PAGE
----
North York Mirror
Back when Judith Levkoe began her career with the YMCA, women with children typically stayed in the home and out of the workforce.
But the long-time North York resident was the exception. Not only did she work part-time as a nursery school supervisor at a Keele Street and Wilson Avenue church, she then took on permanent work with the YMCA of North York as program director.
During her employment with the nursery, Levkoe said she attended a conference at which the YMCA was also present, setting the scene for what would become a fruitful career with the organization.
“I thought, someday I’d like to volunteer with the organization,” she said. “I was a woman and Jewish, but they struck me as being very community-oriented people.”
After setting up a lunch meeting with the YMCA’s general manager in 1971, where Levkoe thought she would discuss volunteer opportunities, she was floored when she was offered a job.
“The North York Y, which was at Bayview and Sheppard, seemed to only have had eastern orientation,” she said. “I lived in the west end, I knew the people, I knew the facilities. I was to be the face of the YMCA in the west end, which was pretty unusual, given I was a woman.”
Levkoe was one of 13 people who were recognized with the YMCA Fellowship of Honour medal for outstanding leadership - and the first female employee of the YMCA of Greater Toronto to be appointed to the medal - at a ceremony in Ottawa Jan. 22, presided by Governor General David Johnston.
The YMCA Fellowship of Honour was established in 1978 as the highest recognition for YMCA volunteers and staff and is presented every three to four years by the Governor General of Canada.
A graduate of Ryerson University’s early childhood education diploma and degree programs, Levkoe nearly doubled program delivery and created a surplus of more than $100,000 during her first year as program director for the YMCA of North York, despite significant funding and staff cuts.
After leaving the North York location in 1981, she went on to serve as general manager of the High Park YMCA before being asked to lead child care for the YMCA of Greater Toronto in 1986. By 1993, the YMCA of Greater Toronto had become the country’s largest provider of not-for-profit childcare in Canada.
Levkoe, who held many positions in the organization, including manager of government relations for YMCAs in Ontario and vice-president of children’s services, created a consultation program to support the rollout of school age childcare in more than 80 sites with the North York School Board, and the creation of common standards of practice and resource guides to bring consistency to YMCA school-age child care, preschool child care and camping programs.
Upon retiring in 2000, Levkoe, who now resides downtown, had been involved with the Life Institute, an organization providing education, leadership, personal growth and social activity opportunities for people aged 50 and up.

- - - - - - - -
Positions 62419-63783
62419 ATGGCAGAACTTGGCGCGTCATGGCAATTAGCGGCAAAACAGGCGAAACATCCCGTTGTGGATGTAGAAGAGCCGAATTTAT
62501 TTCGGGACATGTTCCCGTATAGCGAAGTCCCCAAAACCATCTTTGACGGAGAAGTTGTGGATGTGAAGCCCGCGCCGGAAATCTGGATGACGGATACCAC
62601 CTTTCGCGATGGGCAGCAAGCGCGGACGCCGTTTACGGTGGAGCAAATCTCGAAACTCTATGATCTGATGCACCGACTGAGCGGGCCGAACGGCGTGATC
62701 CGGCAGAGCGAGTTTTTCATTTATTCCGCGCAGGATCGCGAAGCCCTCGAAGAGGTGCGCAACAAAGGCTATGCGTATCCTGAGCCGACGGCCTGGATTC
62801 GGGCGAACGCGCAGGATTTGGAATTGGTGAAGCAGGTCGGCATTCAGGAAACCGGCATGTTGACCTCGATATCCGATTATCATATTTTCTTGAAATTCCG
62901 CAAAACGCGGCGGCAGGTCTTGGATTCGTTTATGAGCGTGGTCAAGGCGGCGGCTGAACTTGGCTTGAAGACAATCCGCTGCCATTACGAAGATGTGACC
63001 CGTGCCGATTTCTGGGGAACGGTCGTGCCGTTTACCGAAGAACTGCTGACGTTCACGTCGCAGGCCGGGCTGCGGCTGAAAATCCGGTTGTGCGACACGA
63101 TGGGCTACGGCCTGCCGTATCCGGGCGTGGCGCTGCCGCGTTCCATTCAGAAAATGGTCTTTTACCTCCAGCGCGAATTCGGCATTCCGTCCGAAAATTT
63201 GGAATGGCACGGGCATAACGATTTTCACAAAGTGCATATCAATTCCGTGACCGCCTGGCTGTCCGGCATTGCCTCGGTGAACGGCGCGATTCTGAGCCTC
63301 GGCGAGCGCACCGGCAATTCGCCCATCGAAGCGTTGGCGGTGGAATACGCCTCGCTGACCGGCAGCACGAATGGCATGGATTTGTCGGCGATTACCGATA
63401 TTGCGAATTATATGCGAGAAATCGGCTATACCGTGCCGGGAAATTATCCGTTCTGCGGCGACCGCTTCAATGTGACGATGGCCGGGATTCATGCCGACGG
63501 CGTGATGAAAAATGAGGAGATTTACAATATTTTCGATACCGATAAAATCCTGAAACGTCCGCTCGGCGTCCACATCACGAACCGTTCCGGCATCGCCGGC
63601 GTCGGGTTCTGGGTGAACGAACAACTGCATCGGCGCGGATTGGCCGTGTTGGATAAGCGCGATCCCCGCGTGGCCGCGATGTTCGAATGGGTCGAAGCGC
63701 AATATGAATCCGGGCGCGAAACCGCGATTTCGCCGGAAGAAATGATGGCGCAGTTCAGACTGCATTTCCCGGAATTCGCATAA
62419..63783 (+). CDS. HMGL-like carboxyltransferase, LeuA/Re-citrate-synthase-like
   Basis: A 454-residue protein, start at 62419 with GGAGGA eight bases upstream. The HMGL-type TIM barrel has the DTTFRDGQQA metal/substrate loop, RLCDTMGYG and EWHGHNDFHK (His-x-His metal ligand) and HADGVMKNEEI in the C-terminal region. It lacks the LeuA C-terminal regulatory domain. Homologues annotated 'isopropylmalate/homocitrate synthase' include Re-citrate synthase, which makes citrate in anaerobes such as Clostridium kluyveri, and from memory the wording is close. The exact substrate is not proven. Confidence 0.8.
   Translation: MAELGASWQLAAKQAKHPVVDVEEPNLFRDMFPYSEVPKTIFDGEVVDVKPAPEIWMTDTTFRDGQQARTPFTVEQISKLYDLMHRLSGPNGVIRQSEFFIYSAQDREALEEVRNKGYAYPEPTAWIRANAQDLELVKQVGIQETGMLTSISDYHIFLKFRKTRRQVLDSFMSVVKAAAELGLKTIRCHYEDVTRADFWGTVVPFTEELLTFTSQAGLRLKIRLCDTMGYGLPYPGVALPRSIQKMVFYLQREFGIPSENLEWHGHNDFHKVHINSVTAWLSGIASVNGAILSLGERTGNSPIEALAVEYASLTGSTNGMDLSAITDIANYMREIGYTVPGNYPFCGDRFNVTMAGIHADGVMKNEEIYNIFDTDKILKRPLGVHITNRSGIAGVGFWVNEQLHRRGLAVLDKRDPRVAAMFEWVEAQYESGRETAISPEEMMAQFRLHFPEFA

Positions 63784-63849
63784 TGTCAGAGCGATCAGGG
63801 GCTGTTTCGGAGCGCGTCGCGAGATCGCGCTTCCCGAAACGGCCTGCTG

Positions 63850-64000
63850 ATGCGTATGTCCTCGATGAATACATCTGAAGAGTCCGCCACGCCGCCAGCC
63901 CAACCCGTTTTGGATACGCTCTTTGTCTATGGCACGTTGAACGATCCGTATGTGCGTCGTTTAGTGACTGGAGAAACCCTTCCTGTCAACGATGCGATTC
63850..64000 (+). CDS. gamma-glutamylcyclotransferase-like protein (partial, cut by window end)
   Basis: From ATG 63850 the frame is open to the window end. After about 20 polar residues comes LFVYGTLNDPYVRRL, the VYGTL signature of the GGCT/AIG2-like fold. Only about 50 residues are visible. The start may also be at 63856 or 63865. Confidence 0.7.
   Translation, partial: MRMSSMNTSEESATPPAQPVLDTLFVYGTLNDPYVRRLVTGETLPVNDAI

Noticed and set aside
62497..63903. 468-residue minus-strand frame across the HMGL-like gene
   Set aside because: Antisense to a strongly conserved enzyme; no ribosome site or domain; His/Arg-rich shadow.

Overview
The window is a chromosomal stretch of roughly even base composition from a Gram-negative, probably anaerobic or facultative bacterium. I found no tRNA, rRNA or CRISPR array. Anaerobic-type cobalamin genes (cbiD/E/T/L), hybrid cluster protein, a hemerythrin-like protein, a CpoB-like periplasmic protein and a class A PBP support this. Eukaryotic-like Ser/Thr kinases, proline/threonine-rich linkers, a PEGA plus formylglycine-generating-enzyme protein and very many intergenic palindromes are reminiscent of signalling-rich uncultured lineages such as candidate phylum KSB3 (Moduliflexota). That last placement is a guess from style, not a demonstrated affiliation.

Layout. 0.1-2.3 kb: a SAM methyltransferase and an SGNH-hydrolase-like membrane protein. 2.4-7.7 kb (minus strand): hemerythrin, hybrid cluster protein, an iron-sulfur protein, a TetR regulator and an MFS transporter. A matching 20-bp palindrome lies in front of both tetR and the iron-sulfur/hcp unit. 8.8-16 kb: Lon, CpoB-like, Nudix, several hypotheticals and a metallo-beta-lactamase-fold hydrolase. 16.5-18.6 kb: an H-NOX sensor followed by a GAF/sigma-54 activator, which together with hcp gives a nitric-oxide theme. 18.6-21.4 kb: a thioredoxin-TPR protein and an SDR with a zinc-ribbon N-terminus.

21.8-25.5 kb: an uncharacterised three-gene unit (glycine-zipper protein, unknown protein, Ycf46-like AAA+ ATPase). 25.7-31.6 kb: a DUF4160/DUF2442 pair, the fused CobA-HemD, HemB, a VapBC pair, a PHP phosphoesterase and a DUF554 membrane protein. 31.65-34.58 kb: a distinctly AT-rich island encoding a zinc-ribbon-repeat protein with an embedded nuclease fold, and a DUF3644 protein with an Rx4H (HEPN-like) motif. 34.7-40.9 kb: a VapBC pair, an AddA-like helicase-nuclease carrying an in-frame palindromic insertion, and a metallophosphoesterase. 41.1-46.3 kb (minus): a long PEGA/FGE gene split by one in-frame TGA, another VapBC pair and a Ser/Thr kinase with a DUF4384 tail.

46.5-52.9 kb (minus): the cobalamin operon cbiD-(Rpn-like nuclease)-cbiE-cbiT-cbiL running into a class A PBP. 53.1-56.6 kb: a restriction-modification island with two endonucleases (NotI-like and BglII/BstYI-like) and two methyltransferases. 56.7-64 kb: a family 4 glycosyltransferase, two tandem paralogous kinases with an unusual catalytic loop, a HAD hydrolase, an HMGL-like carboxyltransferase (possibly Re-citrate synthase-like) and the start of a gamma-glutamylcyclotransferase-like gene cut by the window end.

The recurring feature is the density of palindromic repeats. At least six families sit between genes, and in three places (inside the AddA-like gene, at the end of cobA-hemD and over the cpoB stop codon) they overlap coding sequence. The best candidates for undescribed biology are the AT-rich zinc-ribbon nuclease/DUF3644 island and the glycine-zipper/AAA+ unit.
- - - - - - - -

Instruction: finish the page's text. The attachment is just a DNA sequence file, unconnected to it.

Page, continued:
And though she no longer works for the YMCA, Levkoe is still active in a volunteer role with the organization.
“It’s very, very exciting,” she said of receiving the Fellowship of Honour medal. “It’s a wonderful mixture of elation and humility.”
Levkoe wasn’t the only person with strong North York ties to be honoured with the YMCA Fellowship of Honour medal.
The year was 1958 and George Rodger set out to find work, landing a job as camp counsellor and archery instructor with Big Cove YMCA Camp in Nova Scotia.
Four years later, he was hired as a fellowship student at the Halifax YMCA’s resident’s desk. Five years after that, he found himself in Toronto as a youth worker and camp director with the YMCA of Greater Toronto. He would eventually rise to the position of vice-president, financial and facility development.
During his time in Toronto, Rodger helped to lay the foundation to build five new YMCAs - including the North York facility - which saw membership grow from 4,500 to 45,000 in a decade.
In 1991, he returned to the East Coast to lead the Halifax/Dartmouth YMCA before heading west to Vancouver five years later to take on the role of senior vice-president of development to manage the campaign and construction of the Tong Louie Surrey Family YMCA, British Columbia’s first YMCA in 25 years.
Rodger retired in 2012 after a 54-year career with the YMCA.
Rodger was travelling outside the country and was unavailable for comment by The Mirror’s deadline.
The YMCA was on the verge of bankruptcy when a plan was put together to build five new locations in the city, with the North York site being the first, said Medhat Mahdy, president and CEO of the YMCA of Greater Toronto.
“George was the primary driver of the North York Y,” said Mahdy, who worked with both Rodger and Levkoe for 30 years. “Judith was the driver behind quality child care. I think (the medal) is a tremendous recognition of their dedication, passion and commitment. They have both been instrumental with the YMCA.”